Useful Development

Angular: optimize images to improve performance

posted on Feb 26, 2020

Images are often ake up the largest part of a page's weight. Unoptimized images can severely impact the overall performance of an Angular app but the good news is that this can be an easy thing to fix. This post provides a quick walkthrough of how to check if images are negatively effecting an app and how to make things better. There is sample code you can use to follow along with here. Follow the set up instructions in the readme.

Checking a site for performance issues

An easy way to test website performance is to run a Lighthouse report. It is also a good option as it is one of the most popular tools clients use when they want to analyze their existing site or set some benchmarks for the expected performance of a new app. To create a report: run the sample (or your own app) and in Chrome, open devtools (F12), go the Audit tab and click generate report.

chrome dev tools lighthouse

The sample app loads a 4032 x 2268px image using an img element with a max-width of 200px.


<img src="https://res.cloudinary.com/usefuldev-cloudinary/image/upload/v1580217403/rainbow-bridge_dr2pyi.jpg"
    alt="test"/>

It is a 2.9mb jpeg so it should cause some problems (opportunities) to work through.

lighthouse opportunities

Fixing the issues

The 3 issues relevant to this post are: properly size images, serve images in next-gen formats and efficiently encode images. To fix any of those the first step is going to be moving to a smarter way of serving images. For this the easiest approach is to let someone else do the hard work and use an image service.

Image services allow you to manipulate images as they are requested to: resize them, change formats and change the quality (among a lot of other things) If you haven't used one before three popular options are : Cloudinary, ImageKit and GraphCMS. The sample app for this post uses Cloudinary and this site itself uses GraphCMS. Essentially they work by allowing the you specify the size and format of the image in the url. Each service has it's own approach to this but they tend to follow a similar pattern. For the rest of this post we will use Cloudinary's url transformations.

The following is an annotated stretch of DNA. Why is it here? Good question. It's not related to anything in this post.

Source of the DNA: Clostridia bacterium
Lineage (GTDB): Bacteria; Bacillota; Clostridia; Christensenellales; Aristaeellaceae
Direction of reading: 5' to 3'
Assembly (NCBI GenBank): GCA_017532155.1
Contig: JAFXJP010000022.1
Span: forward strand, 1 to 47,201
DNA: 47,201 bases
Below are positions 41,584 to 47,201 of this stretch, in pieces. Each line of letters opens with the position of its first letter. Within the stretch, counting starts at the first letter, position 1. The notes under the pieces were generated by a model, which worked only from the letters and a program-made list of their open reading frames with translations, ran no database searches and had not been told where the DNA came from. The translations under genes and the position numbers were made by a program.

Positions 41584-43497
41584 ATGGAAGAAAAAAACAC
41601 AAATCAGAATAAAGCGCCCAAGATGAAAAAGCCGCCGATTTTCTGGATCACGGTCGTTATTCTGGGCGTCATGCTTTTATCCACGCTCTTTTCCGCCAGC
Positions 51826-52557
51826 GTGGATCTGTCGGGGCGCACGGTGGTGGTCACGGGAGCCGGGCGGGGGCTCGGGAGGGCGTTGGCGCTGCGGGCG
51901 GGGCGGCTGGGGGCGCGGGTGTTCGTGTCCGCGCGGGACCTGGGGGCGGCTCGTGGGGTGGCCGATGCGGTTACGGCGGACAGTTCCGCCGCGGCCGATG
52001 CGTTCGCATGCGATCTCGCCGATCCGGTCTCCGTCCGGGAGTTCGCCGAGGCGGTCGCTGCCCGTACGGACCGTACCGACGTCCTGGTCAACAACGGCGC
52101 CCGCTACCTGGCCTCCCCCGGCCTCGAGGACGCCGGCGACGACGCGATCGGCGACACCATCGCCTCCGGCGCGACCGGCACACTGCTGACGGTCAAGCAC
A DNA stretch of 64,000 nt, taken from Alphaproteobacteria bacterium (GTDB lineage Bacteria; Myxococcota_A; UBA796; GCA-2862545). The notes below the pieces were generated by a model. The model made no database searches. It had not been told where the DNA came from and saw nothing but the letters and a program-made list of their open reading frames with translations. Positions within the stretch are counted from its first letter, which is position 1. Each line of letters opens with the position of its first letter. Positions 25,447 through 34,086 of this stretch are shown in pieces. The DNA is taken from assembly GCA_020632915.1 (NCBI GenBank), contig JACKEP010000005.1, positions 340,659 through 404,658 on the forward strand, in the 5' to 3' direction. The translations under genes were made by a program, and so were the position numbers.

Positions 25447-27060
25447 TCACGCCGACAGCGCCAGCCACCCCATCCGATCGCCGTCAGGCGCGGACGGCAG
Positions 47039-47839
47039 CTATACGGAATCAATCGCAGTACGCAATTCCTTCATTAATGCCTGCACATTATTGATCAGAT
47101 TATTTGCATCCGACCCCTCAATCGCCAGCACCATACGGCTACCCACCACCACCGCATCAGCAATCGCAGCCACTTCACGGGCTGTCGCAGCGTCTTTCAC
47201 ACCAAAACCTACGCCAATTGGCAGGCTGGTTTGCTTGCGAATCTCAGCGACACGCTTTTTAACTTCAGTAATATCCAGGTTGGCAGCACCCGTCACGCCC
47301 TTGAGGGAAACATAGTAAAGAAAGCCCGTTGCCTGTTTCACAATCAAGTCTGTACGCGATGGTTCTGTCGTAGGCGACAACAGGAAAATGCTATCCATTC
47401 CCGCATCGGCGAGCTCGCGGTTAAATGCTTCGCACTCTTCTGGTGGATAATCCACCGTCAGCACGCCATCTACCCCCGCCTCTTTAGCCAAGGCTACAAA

# example url with resize to a width of 300px (w_300) maintaining aspect ratio
https://res.cloudinary.com/usefuldev-cloudinary/image/upload/w_300/v1580217403/rainbow-bridge_dr2pyi.jpg

# example url with file type set to webp (f_webp)
https://res.cloudinary.com/usefuldev-cloudinary/image/upload/f_webp/v1580217403/rainbow-bridge_dr2pyi.jpg

Using a picture element

Now images can be served in different sizes and formats the question is how to take advantage of that in the app. There are two native HTML options: using the img srcSet attribute or the picture element. In this post we are going to go with the picture element, not because it is better in any way but because it's more verbose syntax will come in useful later when we wrap everything into a component. Below is a picture element that has different two sets of sources for webp and jpeg formats images at different screen widths.

 
 <picture>
  <source
    srcset="https://res.cloudinary.com/usefuldev-cloudinary/image/upload/w_300/f_webp/v1580217403/rainbow-bridge_dr2pyi.jpg"
    media="(max-width: 599.99px)"
    type="image/webp"/>
  <source
    srcset="https://res.cloudinary.com/usefuldev-cloudinary/image/upload/w_1280/f_webp/v1580217403/rainbow-bridge_dr2pyi.jpg"
    media="(min-width: 1280px) and (max-width: 1919.99px)"
    type="image/webp"/>
  <source
    srcset="https://res.cloudinary.com/usefuldev-cloudinary/image/upload/w_1920/f_webp/v1580217403/rainbow-bridge_dr2pyi.jpg"
    media="(min-width: 1920px)"
    type="image/webp"/>
  <source